those with absolutely no interest in martial arts cinema know
the name Bruce Lee. The word "legend" gets thrown around
a little haphazardly but it's a term that suits Bruce Lee's current
and future status, not only in Hollywood but around the world.
Unfortunately, his image was shamelessly exploited after his death,
culminating in the onslaught of "Bruceploitation" films
of the 1970s and early '80s.
this day, whenever someone even suggests remaking, rehashing or
otherwise messing with any of Bruce Lee's work, his fans cringe,
if not openly revolt. This may keep the uninitiated from viewing
Fist of Legend, a reworking of Fist
of Fury (AKA The Chinese Connection)
from 1972. But Fist of Legend does
not in any way exploit Bruce Lee, his work, or his philosophies.
Far from it; it pays him great respect and is in many ways, a
very warm tip of the hat to a sorely missed cinema icon.
Li plays Chen Zhen, a Chinese native perusing a higher education
in Japan circa 1937, when he receives word that his kung fu master
has died. This compels him to return to China to pay his respects
and investigate the matter personally. The decision to take his
leave is not an easy one for him to make, since while studying
abroad, he has caught the eye of a fellow classmate (the beautiful
monster movie veteran Shinobu Nakayama). Chen arrives in Shanghai,
where the Japanese military has taken up occupation of his homeland.
After briefly mourning the loss of Master Hou Ting-An, he goes
toe-to-toe with an entire dojo to reach the man that supposedly
vanquished his mentor. When Chen has no problem wiping the floor
with his opponent, he knows Hou Ting-An was not subject to a fair
fight. This causes him to quite literally dig deeper, excavating
his master's corpse and ordering an autopsy.
would be more than enough of a plot for your average kung fu movie
but Fist of Legend doesn't stop there.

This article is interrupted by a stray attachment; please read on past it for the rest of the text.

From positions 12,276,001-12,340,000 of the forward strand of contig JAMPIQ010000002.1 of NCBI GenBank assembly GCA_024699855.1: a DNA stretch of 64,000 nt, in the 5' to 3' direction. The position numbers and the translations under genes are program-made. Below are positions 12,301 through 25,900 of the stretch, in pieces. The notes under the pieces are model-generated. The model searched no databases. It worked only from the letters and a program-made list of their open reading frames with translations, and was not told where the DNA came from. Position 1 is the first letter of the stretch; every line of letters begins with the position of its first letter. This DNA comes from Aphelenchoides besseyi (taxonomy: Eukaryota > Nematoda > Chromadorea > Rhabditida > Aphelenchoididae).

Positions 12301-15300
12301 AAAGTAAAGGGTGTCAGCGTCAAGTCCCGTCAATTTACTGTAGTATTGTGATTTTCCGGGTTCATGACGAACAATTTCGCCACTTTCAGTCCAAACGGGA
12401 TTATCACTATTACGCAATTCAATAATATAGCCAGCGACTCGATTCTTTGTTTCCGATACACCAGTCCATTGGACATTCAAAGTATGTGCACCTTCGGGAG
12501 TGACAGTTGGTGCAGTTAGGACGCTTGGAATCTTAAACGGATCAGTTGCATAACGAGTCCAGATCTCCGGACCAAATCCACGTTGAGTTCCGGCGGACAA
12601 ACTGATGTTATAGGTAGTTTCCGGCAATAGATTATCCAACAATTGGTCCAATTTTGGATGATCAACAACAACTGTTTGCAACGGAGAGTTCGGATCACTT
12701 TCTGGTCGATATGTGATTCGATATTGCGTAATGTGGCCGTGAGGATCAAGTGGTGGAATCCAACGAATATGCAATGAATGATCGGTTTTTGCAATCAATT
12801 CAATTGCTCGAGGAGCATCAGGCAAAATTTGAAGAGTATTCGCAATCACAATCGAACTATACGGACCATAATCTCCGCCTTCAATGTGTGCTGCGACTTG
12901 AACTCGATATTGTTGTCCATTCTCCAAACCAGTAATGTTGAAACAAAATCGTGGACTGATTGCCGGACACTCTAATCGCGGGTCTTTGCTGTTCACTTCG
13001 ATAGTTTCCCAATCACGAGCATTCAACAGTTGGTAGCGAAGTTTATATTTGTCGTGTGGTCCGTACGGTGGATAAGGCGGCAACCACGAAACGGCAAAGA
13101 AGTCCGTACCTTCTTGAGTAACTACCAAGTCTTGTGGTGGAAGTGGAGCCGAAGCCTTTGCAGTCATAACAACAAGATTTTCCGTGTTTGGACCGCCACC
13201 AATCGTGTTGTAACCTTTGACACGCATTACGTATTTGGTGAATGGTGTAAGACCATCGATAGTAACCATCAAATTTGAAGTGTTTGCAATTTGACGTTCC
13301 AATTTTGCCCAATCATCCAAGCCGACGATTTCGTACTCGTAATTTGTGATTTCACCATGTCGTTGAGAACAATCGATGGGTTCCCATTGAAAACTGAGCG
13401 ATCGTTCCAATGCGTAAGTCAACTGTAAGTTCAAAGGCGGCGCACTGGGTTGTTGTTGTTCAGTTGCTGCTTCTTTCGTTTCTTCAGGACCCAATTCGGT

Throw in the aforementioned Romeo and Juliet-esque forbidden
romance between Chen and a Japanese woman (minus the whole suicide
pact thing), the jealousy of Chen's contemporaries and a twist
or two and you’ll begin to get the picture. (Interestingly, Jet
Li went on to portray Chen Zhen’s fallen mentor in Fearless
. Both films are loosely based on historical figures but
should be viewed for their entertainment value and should not
be seen as reliably detailed biographies.)
far as the fight choreography is concerned, the handy work of
Yuen Wo Ping (The Matrix, Fearless,
Kill Bill and countless others) is
clearly visible. As a word of warning, you should probably leave
your jaw on the floor and retrieve it when you get ready to eject
the DVD. If you don't, you'll spend the majority of the film's
running time picking it up only to have it drop open again, and
you could easily miss something. Of course, the best choreography
in the world could go to waste if not properly executed but Mr.
Li is up to the task. They don't call him "Jet" Li for
nothing — he is in top form here, moving as swiftly as his namesake.
Gordon Chan made the wise decision to leave Fist
of Legend relatively grounded in reality. There are moments
that defy belief but compared to "wire-fu", or Wuxia,
films such as Crouching Tiger, Hidden Dragon
(2000) and House of Flying Daggers
(2004) these moments are minimal. The homage to Bruce Lee is delivered
in a very subdued form. Jet's character embraces Bruce Lee's philosophies
and fighting style or rather, lack of a specific fighting style.
Our hero does everything from dancing around his rival in a relaxed
boxing stance in one scene, to using his belt to whip and subdue
his enemy in another. What is practical and effective is utilized,
nothing more. Understandably, the training sequences also include
some of Bruce Lee's signature moves. This is all done very tastefully
and it may be lost on some, but fans will know what they are witnessing,
a wink to them and to their idol.
pressed to find a flaw with the movie, one might be tempted to
criticize the initial set-up of the plot as cliché (avenging the
death of a kung fu master? I've never heard that one before!)
but often it seems that things that get labeled cliché are nothing
more than simple truths. To attack a martial arts movie for its
vengeance theme would be like attacking a western for containing
showdowns at sunset. These are staples and if treated carelessly,
yes, they could become cliché but in a superior film such as this,
they are only elements, minor ingredients in a much larger picture.